The Court of Appeal reviewed the case of NDEDE VS REP, supra. That case is a little different from all the others cited in the instant case for the simple reason that the accused person had pleaded guilty to a noncapital offence and had been sentenced to a jail term, before raising the issue of violation of constitutional rights in the Court of Appeal. In the Ndede case therefore there was no opportunity for the accused person to raise a preliminary objection at the trial having pleaded guilty to the charge.
The other case reviewed was that KIYATO VS REP (1982-88) KAR 418. This case involved violation of the accused rights under s. 77(2)(f) of the Constitution in that the accused was not provided with an interpreter during the trial. The next case reviewed was SWAHIBU SIMBAUNI SIMIYU VS REP CA NO. 243 OF 2005, which also involved alleged violation of the right of an accused to an interpreter during the trial. These two latter cases involved violations of the fair trial provisions under section 77 of the Constitution. Obviously these violations could only be raised at the appeal stage of the proceedings and not before. The two cases do not apply to this case.
Mr. Keengwe places reliance on the Court of Appeal decision of JOSEPH AMOS OWINO, supra. This case concerned the violation of the accused constitution rights as provided by section 72(3) of the Constitution. I have carefully read the cited case. What sticks out in this case is the concern of the Court of Appeal regarding the luck of any explanation by the prosecution to demonstrate that the date the accused person was taken to court was the reasonably practicable time for producing him in court. The Court of Appeal put it in the following words:
“As we have stated, he was taken to court about seventeen days outside the time he should have been taken to court. No explanation was given in the trial court, or in the first appellate court nor in this Court. His rights were clearly violated and no explanation exists for such violation. We need to make it clear that all the law requires the prosecution to do is to demonstrate to the court in cases where a person is taken to court outside the period allowed by section 72(3) that there were reasons for the delay such that when such reasons are considered then it would appear to court that the accused has been taken to court as soon as was reasonably practicable notwithstanding the apparent delay. This court has given instances of what explanations would suffice, for example that the accused fell sick soon after his arrest and would not be taken to court immediately within the fourteen (14) days provided or that he was required in other courts and so could not be taken to court for the particular offence for which he was arrested in time or such like other explanations.”
Having carefully considered the issue at hand, and having carefully analyzed the various cases cited from the Court of Appeal as presented before me by counsel, I find that nowhere has the Court of Appeal or any court suggested that issues of violation of constitutional and fundamental rights of an accused person under section 72(3) of the Constitution should be raised by way of preliminary objections. The various decisions from the Court of Appeal boldly state that where issues of violation of constitutional rights arise, and in particular where an accused person alleges that his rights under section 72(3) of the Constitution were violated, it is the duty of the prosecution to offer explanations and to demonstrate that there were reasons for the delay and that the accused has been taken to court as soon as was reasonably practicable, notwithstanding the apparent delay. That means that the prosecution is expected to adduce evidence to demonstrate the reasonableness behind the delay in producing the accused person in court. It is a cardinal principle in civil law, and I believe the same applies in criminal law, that an issue ceases to be a preliminary point of law the moment evidence is required to be adduced in order to establish the alleged point of law. The words of Sir Newbold in Mukisa Biscuits case, supra, carry the day that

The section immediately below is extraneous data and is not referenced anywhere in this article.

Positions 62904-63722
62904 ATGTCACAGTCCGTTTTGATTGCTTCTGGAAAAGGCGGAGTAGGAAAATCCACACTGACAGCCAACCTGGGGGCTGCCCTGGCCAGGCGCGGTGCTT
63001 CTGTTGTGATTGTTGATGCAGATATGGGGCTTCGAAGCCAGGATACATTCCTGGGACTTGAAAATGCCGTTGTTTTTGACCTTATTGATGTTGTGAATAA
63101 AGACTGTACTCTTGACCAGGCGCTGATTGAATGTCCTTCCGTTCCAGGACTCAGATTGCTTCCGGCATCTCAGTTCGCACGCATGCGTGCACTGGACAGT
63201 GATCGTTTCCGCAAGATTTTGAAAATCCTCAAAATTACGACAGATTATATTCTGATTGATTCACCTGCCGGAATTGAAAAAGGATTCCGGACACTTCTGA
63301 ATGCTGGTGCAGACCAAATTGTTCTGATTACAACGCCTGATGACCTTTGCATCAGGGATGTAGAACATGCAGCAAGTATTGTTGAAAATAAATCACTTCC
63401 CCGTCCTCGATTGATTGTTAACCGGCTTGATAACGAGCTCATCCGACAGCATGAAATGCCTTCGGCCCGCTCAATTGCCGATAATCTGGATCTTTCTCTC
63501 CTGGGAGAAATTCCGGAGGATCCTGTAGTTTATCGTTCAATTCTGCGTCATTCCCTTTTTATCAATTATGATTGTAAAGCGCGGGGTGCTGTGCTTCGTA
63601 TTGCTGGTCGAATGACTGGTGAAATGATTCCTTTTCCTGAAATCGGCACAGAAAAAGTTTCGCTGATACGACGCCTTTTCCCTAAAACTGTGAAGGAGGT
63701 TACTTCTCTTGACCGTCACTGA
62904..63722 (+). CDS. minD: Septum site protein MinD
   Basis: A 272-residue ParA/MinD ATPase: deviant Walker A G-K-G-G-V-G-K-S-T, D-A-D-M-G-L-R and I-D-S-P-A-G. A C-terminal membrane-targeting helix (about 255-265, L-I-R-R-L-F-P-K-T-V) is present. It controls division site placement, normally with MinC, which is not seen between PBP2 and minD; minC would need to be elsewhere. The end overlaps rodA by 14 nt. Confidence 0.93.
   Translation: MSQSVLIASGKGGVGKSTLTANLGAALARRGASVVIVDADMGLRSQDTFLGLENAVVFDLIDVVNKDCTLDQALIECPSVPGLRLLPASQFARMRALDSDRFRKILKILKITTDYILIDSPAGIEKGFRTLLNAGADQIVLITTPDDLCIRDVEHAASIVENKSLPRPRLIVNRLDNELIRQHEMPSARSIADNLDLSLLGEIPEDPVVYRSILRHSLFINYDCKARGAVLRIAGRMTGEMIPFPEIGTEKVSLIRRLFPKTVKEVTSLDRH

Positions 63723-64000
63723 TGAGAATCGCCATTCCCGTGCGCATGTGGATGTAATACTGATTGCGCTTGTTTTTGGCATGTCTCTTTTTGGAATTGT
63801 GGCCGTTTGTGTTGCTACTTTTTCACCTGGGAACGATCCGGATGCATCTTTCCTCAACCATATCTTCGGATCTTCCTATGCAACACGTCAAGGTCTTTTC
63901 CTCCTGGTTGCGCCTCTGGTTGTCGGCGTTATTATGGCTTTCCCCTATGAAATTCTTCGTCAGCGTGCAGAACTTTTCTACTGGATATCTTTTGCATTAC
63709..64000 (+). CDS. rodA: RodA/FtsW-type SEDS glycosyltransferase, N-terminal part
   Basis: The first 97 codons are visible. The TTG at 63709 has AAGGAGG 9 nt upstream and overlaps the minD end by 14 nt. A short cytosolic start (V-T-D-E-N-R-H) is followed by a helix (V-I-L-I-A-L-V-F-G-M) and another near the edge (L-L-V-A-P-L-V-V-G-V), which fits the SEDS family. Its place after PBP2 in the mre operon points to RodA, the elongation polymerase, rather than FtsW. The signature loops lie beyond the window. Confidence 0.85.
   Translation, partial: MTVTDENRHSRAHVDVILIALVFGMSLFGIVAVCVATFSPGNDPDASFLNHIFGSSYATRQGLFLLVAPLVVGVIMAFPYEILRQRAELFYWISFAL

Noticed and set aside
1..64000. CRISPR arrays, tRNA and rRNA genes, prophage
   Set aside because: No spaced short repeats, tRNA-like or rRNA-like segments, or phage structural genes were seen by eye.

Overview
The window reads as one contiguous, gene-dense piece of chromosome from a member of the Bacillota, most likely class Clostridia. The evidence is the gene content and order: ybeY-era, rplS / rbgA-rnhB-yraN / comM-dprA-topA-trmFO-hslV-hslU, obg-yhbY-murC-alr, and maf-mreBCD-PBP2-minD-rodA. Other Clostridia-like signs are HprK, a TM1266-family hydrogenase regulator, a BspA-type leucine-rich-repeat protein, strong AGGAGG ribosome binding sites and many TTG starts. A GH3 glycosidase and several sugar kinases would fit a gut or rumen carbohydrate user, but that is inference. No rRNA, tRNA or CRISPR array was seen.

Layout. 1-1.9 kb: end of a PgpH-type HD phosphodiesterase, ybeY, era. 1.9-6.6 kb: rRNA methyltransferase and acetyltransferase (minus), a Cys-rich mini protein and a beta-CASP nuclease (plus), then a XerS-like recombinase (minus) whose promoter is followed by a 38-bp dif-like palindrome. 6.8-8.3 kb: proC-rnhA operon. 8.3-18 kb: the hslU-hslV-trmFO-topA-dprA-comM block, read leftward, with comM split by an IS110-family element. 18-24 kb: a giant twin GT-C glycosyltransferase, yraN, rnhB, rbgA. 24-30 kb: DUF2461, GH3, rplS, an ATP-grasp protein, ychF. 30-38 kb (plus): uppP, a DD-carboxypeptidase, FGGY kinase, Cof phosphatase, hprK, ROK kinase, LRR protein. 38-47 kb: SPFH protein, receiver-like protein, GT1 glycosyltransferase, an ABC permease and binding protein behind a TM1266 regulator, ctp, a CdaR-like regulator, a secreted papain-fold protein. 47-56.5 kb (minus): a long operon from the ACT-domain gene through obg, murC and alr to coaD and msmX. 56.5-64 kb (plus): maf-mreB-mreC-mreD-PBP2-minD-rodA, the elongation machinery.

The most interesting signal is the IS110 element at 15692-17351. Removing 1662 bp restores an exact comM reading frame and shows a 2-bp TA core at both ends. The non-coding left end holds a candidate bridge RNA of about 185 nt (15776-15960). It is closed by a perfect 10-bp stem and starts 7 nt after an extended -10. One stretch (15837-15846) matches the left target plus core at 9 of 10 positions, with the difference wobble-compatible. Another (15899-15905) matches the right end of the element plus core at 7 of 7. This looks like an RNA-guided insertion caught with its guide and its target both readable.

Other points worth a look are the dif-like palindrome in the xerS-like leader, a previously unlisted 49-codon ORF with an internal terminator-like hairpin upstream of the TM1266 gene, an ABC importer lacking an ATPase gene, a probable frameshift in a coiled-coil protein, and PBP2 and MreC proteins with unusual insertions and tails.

“A preliminary objection is in the nature of what used to be a demurrer. It raises a pure point of law which is argued on the assumption that all the facts pleaded by the other side are correct. It cannot be raised if any fact has to be ascertained or if what is sought is the exercise of judicial discretion.”
In view of my observations as above stated, I conclude by stating that the issues of violations of constitutional and fundamental rights require evidence to be adduced especially by the prosecution, in order to establish the alleged violations but more importantly in order to enable the court determine whether the delay complained of resulted in violation of the accused persons constitutional rights. For that reason and for that reason they cannot be raised as preliminary points of law or preliminary objections. I need not add here that they should be considered during the trial proceedings as one of the various issues which the court ought to consider in the case.
Dated this 20th day of November, 2009 at Nairobi.
Read, signed and delivered in the presence of:
Elisha ……………………………..…Court clerk
Ms Rutto h/b Mr. Imbuli………. For the State
Mr. Keengwe……………………..…For the Accused